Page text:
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8 July 2019

Hôtel Mezzara and the Guimard Museum project

  • Hector Guimard. Hôtel Mezzara, 60 rue La Fontaine, Paris, 1910. Photo courtesy Cercle Guimard
  • Hector Guimard. Hôtel Mezzara, dining room. Photo Laurent Sully Jaulmes
  • Hector Guimard. Hôtel Mezzara, hall. Photo Nicolas Horiot
  • Hector Guimard. Hôtel Mezzara,stained glass in hall. Photo Frédéric Descouturelle
  • Hector Guimard. Castel Béranger, 14, Rue Jean de La Fontaine, Paris 1898. Photo André Mignard
  • Hector Guimard. Entrance to the Porte Dauphine Métro station, Paris. Photo Frédéric Descouturelle
  • Hector Guimard. Hôtel Mezzara, 60 rue La Fontaine, Paris, 1910. Photo courtesy Cercle Guimard
  • Hector Guimard. Hôtel Mezzara, dining room. Photo Laurent Sully Jaulmes
  • Hector Guimard. Hôtel Mezzara, hall. Photo Nicolas Horiot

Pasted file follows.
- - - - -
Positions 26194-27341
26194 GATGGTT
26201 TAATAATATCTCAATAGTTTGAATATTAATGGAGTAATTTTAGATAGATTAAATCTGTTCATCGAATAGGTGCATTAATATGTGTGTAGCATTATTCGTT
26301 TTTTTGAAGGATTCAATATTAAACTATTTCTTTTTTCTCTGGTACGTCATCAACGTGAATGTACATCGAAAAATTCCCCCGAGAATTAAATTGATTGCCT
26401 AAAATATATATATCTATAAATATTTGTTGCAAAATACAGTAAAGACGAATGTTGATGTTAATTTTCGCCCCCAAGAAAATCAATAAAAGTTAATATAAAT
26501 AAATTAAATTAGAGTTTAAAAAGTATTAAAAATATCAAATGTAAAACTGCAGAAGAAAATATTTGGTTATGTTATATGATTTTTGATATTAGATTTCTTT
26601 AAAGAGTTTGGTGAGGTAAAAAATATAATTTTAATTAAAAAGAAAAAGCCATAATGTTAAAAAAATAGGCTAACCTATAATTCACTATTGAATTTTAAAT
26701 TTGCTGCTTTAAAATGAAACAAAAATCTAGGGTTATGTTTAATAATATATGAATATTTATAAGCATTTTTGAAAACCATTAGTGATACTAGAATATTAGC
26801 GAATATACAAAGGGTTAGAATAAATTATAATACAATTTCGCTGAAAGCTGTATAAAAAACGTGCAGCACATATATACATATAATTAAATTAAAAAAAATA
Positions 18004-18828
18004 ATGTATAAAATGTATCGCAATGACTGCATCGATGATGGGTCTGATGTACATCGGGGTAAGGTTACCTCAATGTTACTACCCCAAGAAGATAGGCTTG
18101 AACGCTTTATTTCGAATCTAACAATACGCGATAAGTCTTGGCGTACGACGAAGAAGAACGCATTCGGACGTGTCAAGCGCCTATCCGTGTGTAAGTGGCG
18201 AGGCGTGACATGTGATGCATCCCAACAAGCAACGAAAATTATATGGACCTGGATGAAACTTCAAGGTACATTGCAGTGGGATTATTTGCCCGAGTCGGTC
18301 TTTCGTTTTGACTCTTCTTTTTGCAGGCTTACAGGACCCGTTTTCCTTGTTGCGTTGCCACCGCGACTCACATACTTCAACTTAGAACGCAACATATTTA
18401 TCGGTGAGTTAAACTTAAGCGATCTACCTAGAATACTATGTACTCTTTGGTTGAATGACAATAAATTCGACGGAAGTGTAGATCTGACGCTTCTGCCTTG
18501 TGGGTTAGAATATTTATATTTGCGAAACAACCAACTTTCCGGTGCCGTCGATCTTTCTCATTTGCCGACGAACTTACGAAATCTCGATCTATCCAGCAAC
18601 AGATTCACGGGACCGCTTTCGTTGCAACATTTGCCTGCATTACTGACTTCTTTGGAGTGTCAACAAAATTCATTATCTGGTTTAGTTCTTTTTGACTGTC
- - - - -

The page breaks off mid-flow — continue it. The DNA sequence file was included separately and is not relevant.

• Hector Guimard. Hôtel Mezzara,stained glass in hall. Photo Frédéric Descouturelle
  • Hector Guimard. Castel Béranger, 14, Rue Jean de La Fontaine, Paris 1898. Photo André Mignard
  • Hector Guimard. Entrance to the Porte Dauphine Métro station, Paris. Photo Frédéric Descouturelle

Le Cercle Guimard, a not for profit association, is carrying the project to house a museum dedicated to the architect Hector Guimard in the ‘Hôtel Mezzara’ in Paris.

This private mansion, one of the most interesting buildings by architect Hector Guimard (1867-1942), is located in the district of Auteuil in the 16th arrondissement of Paris. Far less known than the famous entrances to the Paris metro what Guimard is known for, Hôtel Mezzara surprises with its elegance and its perfect response to the program of the client: a place intended for family life, but also for receptions and modern artistic creativity.